Are You at Risk of Losing Referral Fees?
Are you getting informed written client consent of your referral fee agreements? If not, you are at risk of losing referral fees.
In Reeve v. Meleyco, 2020 WL 1429362 (no official citation yet), the California Court of Appeal reversed a judgment in favor of an attorney seeking to enforce a referral fee agreement. The court concluded a client’s written acknowledgement (that he received and understood a letter explaining the referral fee would not come from the client’s percentage of any settlement) did not constitute written consent to the referral fee agreement under former California Rules of Professional Conduct, rule 2-200.
Attorney Robert K. Reeve referred a personal injury case to attorney Kenneth N. Meleyco. Reeve and Meleyco met with the client, James Luoma, and discussed a referral fee Meleyco would pay Reeve. Luoma and Meleyco entered a contingency fee agreement in which the client agreed Meleyco would earn a 35 percent (35%) contingency fee of any settlement or judgment in favor of Luoma or his injured daughter. The fee agreement did not mention a referral fee for Reeve.
Reeve performed some tasks on Luoma’s matter until Meleyco sent a letter to Reeve confirming their agreement that Reeve’s referral fee would be 25 percent (25%) of Meleyco’s fee. The letter did not indicate a copy was sent to Luoma. Luoma subsequently sent Meleyco a letter stating: “[A]s you know any referral agreement made by you and Robert Reeve in this case was made without my knowledge.”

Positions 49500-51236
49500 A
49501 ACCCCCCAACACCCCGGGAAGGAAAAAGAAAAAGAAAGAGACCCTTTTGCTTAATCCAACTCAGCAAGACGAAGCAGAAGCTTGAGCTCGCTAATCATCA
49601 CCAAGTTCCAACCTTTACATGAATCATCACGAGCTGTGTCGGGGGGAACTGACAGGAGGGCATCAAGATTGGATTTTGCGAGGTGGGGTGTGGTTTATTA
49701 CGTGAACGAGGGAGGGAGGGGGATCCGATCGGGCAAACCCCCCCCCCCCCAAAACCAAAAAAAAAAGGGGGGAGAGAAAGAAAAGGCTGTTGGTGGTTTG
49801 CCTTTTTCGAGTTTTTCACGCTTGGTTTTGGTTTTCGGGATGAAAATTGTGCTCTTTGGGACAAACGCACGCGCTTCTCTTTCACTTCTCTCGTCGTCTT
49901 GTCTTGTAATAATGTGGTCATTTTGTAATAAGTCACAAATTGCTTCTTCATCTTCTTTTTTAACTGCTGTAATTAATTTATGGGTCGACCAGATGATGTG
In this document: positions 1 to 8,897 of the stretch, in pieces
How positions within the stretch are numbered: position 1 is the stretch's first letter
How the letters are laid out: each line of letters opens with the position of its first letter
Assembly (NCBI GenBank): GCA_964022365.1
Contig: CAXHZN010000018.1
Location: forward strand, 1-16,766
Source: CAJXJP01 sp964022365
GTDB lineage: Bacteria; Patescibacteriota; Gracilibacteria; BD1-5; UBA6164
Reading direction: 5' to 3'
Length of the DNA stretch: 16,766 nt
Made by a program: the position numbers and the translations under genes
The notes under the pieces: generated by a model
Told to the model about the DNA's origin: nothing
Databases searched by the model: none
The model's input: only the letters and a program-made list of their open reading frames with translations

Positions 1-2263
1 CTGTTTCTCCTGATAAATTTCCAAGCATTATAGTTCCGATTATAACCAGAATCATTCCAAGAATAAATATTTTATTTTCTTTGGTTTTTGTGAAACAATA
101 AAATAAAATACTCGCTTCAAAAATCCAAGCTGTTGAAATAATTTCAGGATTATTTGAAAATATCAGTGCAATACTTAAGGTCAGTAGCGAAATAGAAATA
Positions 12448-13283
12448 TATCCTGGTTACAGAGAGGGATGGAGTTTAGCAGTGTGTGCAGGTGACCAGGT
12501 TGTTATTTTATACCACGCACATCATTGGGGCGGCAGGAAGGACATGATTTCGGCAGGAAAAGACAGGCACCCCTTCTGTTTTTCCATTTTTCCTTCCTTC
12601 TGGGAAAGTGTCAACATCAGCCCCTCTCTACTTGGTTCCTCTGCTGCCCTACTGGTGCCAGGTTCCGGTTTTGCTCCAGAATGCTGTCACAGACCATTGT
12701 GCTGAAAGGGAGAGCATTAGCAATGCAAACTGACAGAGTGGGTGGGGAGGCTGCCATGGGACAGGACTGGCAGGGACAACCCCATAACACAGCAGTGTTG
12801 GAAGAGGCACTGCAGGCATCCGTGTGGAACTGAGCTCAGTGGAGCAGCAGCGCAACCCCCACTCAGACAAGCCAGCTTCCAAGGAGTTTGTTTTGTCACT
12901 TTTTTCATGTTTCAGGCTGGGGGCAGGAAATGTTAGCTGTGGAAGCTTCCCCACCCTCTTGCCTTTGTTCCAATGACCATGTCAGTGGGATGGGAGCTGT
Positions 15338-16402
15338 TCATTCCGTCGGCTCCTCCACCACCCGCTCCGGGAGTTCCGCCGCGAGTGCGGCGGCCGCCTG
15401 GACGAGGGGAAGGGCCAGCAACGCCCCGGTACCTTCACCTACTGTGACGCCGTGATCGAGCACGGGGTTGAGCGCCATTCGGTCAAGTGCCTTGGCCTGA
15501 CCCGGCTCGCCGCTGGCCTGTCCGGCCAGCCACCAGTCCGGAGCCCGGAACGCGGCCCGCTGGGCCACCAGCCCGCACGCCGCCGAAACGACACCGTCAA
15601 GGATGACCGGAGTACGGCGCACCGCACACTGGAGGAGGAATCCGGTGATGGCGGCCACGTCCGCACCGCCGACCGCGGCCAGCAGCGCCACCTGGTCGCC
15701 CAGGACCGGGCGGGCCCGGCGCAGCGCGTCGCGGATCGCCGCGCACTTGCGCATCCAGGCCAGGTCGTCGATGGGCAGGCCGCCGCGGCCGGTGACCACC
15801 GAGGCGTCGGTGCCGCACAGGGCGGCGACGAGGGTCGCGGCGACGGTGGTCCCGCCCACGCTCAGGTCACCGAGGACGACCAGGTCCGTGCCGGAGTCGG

Meleyco sent Luoma a letter in response: “[T]his letter is to assure you that the twenty-five percent (25%) referral fee that I am paying to Bob Reeve will come out of my fee and will not increase the fees to either you or your daughter.” The bottom of Meleyco’s letter to Luoma included language indicating receipt and understanding of the letter, and Luoma testified at trial that his signature indicated his agreement to the 25 percent (25%) referral fee to Reeve and that he had conversations with Meleyco about the referral fee.
Meleyco settled Luoma’s personal injury case. Meleyco prepared, and Luoma signed, a disbursement sheet which included $180,000 in attorneys’ fees to Meleyco. There was no mention of a referral fee to Reeve. Meleyco disbursed the settlement money according to the disbursement sheet and did not pay Reeve a referral fee.
In December 2014, Reeve sued Meleyco for breach of contract based on the referral fee agreement and later added causes of action for quantum meruit and promissory estoppel. The jury found in Reeve’s favor for $78,750, based on both the breach of contract and quantum meruit causes of action. The trial court granted Reeve’s motion for prejudgment interest and awarded him approximately $50,000. Meleyco appealed.
The Reeve court concluded Reeve could not recover for breach of contract because Luoma did not provide written consent for the referral fee agreement. Under former rule 2‑200(A), in effect during the relevant time period, “A member shall not divide a fee for legal services with a lawyer who is not a partner of, associate of, or shareholder with the member unless: [¶] . . . [t]he client has consented in writing thereto after a full disclosure has been made in writing that a division of fees will be made and the terms of such division . . . .” Case precedent renders unenforceable as against public policy any attorney fee sharing agreement if the client did not give informed, written consent consistent with former rule 2-200.